by Sue Palmer from the Volunteer Centre at Bossard House, West Street, Leighton Buzzard..
It should be easier to feel connected to what’s going on around us, but for many reasons, people can feel isolated.
Being new to an area, having young children, being a carer, having a disability or limited disposable income can all be factors in people staying at home, feeling disconnected with the outside world. Here in Central Bedfordshire we want to combat this by setting up ‘timebanks’.
Through a timebank, people offer their skills, services or talents, an hour at a time, in exchange for a ‘time credit’. They then exchange their time credit when it suits them, to benefit from another member’s skills, services or talents.
Common time exchanges include dog-walking, gardening, baking, light DIY, but teaching crafts, sharing hobbies, and passing on skills, (for example basic I.T. skills), are very popular too. Some timebanks also get businesses and public services involved, for example leisure centres, enabling members to benefit from their local resources in exchange for time credits. In return the leisure centre might benefit from timebank members’ help to steward ad-hoc events, keep grounds tidy or distribute leaflets.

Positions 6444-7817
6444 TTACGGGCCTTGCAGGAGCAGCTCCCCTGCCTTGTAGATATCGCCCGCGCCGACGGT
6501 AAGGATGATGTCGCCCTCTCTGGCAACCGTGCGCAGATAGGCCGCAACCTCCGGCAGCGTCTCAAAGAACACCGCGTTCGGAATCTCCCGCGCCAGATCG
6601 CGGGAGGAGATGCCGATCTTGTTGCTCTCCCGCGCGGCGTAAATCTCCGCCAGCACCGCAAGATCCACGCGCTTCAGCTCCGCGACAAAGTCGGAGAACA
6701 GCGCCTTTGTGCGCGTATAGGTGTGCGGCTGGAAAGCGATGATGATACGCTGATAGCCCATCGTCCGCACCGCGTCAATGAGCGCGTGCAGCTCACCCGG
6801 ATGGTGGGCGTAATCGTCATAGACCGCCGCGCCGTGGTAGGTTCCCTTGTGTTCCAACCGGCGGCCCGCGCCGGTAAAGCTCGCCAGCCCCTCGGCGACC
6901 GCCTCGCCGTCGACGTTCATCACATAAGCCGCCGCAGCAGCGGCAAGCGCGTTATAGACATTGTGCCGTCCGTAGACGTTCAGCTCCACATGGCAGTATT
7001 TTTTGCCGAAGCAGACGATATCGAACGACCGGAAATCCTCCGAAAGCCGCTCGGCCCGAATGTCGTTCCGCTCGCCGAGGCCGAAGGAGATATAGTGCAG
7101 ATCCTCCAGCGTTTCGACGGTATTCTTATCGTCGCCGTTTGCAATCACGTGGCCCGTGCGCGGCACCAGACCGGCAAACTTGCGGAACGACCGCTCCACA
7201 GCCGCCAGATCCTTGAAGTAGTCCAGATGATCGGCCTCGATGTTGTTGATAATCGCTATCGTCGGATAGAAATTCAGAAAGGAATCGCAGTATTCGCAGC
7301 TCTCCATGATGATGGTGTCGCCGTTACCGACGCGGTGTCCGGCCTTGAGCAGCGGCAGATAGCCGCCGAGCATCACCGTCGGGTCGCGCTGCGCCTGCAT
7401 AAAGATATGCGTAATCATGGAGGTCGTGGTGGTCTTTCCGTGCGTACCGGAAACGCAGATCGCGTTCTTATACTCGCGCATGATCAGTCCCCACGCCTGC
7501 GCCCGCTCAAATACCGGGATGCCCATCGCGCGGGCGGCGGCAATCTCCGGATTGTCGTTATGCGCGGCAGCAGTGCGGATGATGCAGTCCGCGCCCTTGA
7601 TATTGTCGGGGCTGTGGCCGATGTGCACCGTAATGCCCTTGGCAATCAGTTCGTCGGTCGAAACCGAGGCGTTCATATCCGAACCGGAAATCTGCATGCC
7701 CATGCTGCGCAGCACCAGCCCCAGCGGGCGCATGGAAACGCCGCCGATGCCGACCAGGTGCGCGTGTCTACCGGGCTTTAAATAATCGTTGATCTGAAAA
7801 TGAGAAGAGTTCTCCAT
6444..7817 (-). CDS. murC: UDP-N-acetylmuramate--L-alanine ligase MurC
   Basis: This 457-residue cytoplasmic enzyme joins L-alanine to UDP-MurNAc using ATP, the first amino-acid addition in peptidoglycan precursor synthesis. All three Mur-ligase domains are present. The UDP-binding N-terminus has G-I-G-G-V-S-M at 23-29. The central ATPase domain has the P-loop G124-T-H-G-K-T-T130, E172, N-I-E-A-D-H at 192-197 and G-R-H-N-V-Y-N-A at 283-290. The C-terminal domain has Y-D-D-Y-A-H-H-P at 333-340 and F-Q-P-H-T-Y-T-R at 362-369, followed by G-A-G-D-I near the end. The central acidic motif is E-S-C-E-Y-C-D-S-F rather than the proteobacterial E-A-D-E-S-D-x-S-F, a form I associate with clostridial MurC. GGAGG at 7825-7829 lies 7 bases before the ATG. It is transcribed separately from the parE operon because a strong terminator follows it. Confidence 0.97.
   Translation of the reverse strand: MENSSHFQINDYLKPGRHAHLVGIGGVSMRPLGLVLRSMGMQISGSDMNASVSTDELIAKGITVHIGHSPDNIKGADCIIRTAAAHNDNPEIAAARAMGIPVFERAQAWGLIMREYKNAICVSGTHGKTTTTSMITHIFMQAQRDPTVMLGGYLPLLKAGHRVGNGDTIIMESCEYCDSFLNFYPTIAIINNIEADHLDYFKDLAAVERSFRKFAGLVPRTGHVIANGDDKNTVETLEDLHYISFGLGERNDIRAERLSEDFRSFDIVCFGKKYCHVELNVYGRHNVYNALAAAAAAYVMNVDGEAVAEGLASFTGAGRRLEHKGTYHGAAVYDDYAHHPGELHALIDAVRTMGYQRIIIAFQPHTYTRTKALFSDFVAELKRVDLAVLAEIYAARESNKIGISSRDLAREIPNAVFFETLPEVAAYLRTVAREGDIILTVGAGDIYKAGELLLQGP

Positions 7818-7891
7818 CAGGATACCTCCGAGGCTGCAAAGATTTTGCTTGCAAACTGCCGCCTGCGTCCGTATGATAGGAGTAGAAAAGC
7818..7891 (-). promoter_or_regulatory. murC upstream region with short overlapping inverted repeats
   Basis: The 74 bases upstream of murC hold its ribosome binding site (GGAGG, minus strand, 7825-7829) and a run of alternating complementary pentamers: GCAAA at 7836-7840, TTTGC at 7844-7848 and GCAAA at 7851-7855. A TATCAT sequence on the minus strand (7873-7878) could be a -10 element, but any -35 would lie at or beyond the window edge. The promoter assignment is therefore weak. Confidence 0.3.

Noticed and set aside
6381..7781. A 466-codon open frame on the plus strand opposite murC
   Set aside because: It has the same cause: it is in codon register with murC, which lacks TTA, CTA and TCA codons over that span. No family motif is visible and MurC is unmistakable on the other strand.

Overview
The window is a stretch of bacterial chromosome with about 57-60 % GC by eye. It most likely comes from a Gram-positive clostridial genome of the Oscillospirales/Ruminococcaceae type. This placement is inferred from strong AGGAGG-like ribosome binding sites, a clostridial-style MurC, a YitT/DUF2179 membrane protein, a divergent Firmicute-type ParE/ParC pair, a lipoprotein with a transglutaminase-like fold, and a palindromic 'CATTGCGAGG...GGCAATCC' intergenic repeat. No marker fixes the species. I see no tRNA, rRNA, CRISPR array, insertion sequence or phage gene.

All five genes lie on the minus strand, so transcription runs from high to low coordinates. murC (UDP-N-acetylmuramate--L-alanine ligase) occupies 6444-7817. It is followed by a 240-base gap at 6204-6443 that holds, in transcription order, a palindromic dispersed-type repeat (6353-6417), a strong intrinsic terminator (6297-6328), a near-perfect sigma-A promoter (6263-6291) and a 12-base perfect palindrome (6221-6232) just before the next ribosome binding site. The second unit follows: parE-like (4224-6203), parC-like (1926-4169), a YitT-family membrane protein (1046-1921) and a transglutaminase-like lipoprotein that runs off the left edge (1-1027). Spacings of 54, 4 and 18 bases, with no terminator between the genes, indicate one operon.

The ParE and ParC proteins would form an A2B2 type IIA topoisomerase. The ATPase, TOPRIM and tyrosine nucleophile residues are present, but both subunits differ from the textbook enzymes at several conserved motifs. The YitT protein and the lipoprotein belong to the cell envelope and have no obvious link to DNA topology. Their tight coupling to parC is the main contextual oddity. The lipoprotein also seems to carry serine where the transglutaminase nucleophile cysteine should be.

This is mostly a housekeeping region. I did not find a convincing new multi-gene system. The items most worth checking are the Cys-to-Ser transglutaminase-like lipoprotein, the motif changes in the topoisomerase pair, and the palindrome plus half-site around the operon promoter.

Timebanking brings communities together, building neighbourly trust in a fun and sociable way. Because the value is set on people’s time, and no money is involved, benefits aren’t affected and everyone can join in.
If this all sounds interesting, why not come along to our next information session? Neil Drinkwater manages the West End Timebank and will be discussing how timebanking works and the amazing positive effect it is having on individuals and communities across the UK. He will also be offering advice on setting up successful timebanks here in Central Bedfordshire.
Neil will be speaking on Wednesday, April 15, from 11am-1pm at the Community House, in Sandhills, Leighton Buzzard. For full details, and to reserve a place, give the Volunteer Centre a call on 01525 850559.